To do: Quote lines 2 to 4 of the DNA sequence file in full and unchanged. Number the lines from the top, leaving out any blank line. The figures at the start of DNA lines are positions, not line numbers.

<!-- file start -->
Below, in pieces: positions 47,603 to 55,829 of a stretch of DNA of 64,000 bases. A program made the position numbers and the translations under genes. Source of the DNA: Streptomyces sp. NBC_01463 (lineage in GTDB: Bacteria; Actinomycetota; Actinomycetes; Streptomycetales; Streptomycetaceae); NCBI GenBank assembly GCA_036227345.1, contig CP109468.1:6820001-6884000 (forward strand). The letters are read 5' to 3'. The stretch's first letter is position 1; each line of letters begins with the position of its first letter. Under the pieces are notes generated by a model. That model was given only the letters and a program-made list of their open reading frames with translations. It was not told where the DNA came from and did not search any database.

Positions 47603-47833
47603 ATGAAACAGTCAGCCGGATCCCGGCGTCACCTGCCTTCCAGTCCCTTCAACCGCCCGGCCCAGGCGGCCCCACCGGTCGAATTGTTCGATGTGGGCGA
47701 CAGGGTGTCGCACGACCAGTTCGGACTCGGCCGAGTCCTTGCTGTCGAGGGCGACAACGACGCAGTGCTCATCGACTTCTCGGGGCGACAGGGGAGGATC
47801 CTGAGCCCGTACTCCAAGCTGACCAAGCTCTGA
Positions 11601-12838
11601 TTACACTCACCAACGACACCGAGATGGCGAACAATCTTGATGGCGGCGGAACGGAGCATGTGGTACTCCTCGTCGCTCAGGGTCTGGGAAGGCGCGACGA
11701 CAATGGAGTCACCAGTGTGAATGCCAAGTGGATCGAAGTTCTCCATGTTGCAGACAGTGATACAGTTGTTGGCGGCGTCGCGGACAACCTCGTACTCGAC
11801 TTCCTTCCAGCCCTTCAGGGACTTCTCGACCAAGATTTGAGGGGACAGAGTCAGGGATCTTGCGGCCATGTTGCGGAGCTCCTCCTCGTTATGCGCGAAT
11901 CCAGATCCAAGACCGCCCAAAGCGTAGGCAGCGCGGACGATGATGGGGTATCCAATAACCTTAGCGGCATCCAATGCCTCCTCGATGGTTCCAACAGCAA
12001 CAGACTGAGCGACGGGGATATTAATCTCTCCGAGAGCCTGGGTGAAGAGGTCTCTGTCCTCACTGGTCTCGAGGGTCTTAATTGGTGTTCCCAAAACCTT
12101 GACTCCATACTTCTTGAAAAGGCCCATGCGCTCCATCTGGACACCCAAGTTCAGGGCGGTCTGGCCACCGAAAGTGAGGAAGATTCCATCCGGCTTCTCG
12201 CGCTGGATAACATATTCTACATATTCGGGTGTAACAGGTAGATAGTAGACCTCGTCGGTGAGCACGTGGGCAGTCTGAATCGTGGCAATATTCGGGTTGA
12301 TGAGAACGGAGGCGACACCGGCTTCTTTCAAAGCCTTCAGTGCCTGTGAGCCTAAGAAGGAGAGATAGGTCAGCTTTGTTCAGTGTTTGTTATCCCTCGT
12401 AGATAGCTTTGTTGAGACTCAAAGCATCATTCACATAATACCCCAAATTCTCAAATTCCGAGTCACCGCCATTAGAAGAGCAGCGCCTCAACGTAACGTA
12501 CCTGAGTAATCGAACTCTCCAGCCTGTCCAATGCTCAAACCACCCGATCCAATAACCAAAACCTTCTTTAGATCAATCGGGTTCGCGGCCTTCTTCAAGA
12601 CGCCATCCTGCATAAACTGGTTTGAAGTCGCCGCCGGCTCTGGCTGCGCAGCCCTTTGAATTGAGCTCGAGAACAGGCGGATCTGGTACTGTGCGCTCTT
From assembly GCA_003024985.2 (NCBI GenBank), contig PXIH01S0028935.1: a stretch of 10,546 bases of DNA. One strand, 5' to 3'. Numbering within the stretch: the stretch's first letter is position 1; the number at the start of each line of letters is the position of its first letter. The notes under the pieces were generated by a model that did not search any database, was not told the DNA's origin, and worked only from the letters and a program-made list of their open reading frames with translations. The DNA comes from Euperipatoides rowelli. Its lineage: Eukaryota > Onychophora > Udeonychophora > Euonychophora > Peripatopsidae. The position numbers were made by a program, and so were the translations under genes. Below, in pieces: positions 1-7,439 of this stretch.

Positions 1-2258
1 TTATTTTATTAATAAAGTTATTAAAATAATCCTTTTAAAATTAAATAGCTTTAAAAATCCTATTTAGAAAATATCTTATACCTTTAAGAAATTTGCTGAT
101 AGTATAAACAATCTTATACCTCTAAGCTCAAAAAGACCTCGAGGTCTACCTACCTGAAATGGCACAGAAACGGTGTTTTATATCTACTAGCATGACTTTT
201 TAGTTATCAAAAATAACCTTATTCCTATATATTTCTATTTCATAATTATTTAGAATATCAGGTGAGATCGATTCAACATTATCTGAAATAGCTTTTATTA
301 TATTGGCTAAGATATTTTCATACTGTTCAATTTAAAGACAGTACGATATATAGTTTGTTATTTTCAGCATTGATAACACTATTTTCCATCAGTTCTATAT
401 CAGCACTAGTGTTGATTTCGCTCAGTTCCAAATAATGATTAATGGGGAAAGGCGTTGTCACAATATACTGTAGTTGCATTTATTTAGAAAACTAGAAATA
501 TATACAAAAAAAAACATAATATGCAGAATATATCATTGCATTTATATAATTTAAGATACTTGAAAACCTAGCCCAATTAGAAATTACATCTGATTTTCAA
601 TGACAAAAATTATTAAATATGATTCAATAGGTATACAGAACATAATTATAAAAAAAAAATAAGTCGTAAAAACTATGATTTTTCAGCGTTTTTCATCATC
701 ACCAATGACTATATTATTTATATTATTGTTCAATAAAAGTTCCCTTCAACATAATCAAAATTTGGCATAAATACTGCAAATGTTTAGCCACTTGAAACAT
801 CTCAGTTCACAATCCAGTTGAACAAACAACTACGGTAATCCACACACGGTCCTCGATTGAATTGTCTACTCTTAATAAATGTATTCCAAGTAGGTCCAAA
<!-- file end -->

Positions 47603-47833
47603 ATGAAACAGTCAGCCGGATCCCGGCGTCACCTGCCTTCCAGTCCCTTCAACCGCCCGGCCCAGGCGGCCCCACCGGTCGAATTGTTCGATGTGGGCGA
47701 CAGGGTGTCGCACGACCAGTTCGGACTCGGCCGAGTCCTTGCTGTCGAGGGCGACAACGACGCAGTGCTCATCGACTTCTCGGGGCGACAGGGGAGGATC